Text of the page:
The Caribbean Examinations Council (CXC) is this week holding consultations with stakeholders ahead of the implementation of a pilot programme in Dominican primary schools; the Caribbean Primary Exit Assessment (CPEA).

Over a three-day period, Maureen Grazette and Alsian Brown-Perry, Curriculum Development officers at CXC, will discuss with education officials, principals, teachers, parents and students, the implications of the CPEA at the Public Service Union Building on Valley Road.

The CPEA responds to calls from regional heads for a regional primary exit examination that assesses key areas of literacy common to all primary curricula including language, mathematics, civics and science.

“This assessment programme that we have developed focuses a lot on formative assessment. This is different for the very reason that it focuses on formative assessment and it allows for many more areas of students’ learning to be assessed.

“Students will be given credits in a continuous way instead of the one shot process that exists with the current assessment practices in schools,” Grazette said.

According to CXC, the CPEA will assist with “the quality measures in the education system and offer a common measure across schools and countries in the region.”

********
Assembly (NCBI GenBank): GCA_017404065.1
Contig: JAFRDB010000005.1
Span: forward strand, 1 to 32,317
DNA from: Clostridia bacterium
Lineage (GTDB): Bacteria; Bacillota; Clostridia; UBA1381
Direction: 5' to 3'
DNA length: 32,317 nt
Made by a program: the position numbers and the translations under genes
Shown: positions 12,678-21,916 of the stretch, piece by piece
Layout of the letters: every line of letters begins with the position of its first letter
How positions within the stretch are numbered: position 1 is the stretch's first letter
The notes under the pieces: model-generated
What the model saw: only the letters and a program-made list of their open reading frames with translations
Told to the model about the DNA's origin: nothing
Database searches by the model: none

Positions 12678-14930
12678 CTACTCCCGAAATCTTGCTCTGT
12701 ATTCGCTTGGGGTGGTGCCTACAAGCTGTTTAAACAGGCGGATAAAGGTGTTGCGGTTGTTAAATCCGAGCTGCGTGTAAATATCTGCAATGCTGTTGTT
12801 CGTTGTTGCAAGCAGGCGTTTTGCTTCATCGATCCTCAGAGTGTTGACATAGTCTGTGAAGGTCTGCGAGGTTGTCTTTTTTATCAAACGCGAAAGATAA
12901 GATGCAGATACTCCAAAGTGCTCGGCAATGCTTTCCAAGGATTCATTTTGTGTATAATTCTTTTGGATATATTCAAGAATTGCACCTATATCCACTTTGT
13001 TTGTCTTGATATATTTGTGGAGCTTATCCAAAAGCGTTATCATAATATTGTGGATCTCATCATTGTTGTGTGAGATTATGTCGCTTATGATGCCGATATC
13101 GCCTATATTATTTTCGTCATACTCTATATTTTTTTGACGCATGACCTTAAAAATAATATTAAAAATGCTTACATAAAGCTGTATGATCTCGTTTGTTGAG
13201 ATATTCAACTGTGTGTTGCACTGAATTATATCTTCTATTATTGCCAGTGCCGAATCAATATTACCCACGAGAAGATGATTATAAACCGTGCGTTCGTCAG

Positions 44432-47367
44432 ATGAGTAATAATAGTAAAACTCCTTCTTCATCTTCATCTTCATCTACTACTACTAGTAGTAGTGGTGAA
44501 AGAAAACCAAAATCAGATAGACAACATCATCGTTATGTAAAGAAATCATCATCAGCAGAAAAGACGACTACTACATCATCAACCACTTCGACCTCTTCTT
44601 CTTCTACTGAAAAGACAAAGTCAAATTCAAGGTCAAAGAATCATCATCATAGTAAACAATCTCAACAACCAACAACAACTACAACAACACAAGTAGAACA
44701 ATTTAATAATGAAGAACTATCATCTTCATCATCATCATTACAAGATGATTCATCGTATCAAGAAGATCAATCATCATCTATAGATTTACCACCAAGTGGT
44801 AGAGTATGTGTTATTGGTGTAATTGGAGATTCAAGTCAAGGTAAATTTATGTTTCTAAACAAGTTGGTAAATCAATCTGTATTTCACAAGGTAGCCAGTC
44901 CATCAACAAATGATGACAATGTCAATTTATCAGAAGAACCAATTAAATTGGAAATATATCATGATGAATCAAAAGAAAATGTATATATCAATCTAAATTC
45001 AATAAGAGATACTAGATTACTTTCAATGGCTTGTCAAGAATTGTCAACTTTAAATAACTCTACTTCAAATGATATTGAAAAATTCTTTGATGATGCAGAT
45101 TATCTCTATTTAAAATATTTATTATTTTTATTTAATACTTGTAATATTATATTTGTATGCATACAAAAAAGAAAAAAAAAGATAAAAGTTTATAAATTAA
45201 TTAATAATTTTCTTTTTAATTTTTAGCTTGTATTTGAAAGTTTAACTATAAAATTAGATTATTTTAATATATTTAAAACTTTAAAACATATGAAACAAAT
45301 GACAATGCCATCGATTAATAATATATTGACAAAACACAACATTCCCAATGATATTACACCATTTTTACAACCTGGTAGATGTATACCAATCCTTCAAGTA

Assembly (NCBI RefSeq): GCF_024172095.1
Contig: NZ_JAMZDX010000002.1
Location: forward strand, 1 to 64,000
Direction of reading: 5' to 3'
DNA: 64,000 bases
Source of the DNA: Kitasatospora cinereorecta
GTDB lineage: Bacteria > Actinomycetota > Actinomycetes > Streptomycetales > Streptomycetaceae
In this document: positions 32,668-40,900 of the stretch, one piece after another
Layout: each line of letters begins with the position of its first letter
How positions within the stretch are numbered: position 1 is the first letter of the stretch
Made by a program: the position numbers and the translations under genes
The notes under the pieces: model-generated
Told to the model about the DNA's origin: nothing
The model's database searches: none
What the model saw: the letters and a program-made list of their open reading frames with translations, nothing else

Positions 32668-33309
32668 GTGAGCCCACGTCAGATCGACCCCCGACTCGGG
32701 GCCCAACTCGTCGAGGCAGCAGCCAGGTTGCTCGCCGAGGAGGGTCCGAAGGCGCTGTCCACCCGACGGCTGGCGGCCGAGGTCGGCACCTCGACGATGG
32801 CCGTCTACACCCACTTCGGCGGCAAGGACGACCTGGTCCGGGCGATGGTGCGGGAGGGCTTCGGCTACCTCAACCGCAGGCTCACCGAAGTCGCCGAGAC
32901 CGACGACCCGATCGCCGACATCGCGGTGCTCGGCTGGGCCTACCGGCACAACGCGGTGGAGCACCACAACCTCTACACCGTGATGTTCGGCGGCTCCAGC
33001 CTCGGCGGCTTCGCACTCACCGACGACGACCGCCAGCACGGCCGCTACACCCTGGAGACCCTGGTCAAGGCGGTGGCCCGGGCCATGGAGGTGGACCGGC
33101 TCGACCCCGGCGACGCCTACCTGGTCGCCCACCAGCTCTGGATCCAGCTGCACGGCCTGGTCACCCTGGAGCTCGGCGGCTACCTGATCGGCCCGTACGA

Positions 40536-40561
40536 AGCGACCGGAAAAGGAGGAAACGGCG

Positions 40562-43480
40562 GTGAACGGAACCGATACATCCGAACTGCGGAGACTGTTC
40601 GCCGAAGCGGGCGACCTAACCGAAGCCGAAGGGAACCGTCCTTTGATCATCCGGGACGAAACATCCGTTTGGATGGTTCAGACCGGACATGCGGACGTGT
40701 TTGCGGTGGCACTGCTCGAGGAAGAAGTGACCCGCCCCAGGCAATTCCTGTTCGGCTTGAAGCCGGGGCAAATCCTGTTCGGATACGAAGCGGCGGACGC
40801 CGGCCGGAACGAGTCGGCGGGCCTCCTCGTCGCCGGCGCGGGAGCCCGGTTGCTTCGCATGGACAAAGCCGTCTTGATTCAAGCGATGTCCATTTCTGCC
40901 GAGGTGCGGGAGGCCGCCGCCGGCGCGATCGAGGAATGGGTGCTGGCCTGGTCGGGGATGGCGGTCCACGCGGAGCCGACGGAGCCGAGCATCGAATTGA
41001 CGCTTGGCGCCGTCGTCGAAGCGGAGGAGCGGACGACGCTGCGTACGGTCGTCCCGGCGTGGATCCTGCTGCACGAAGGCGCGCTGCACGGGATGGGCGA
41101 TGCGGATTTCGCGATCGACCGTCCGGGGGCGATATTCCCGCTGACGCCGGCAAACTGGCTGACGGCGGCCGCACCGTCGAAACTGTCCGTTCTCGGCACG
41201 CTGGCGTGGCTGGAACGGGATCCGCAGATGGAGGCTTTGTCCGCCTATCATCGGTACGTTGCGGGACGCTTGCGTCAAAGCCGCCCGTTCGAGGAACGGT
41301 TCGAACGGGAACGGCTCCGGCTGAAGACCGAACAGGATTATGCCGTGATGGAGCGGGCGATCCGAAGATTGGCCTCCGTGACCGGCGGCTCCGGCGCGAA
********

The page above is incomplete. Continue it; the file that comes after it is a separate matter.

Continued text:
CXC says the new exam will also promote feedback to pupils which will improve learning and encourage greater parental participation in the education of their children.  The CPEA is also aimed at helping students achieve at higher levels of education by setting foundations for a seamless transition to secondary education.

“There is a recognition that sometimes students go on to that second level of education without the necessary pre-requisites in order to do well.

“So one of the essential ingredients in this programme is the identification of the core literacies that students must have in order to cope with the core programmes for the secondary level exams,” Grazette said.

Under the CPEA, teachers will not be required to teach a new curriculum but will follow the curriculum that is already in use in Dominican schools. The CPEA will, therefore, be based on the literacies that are common in the various curricula across the region.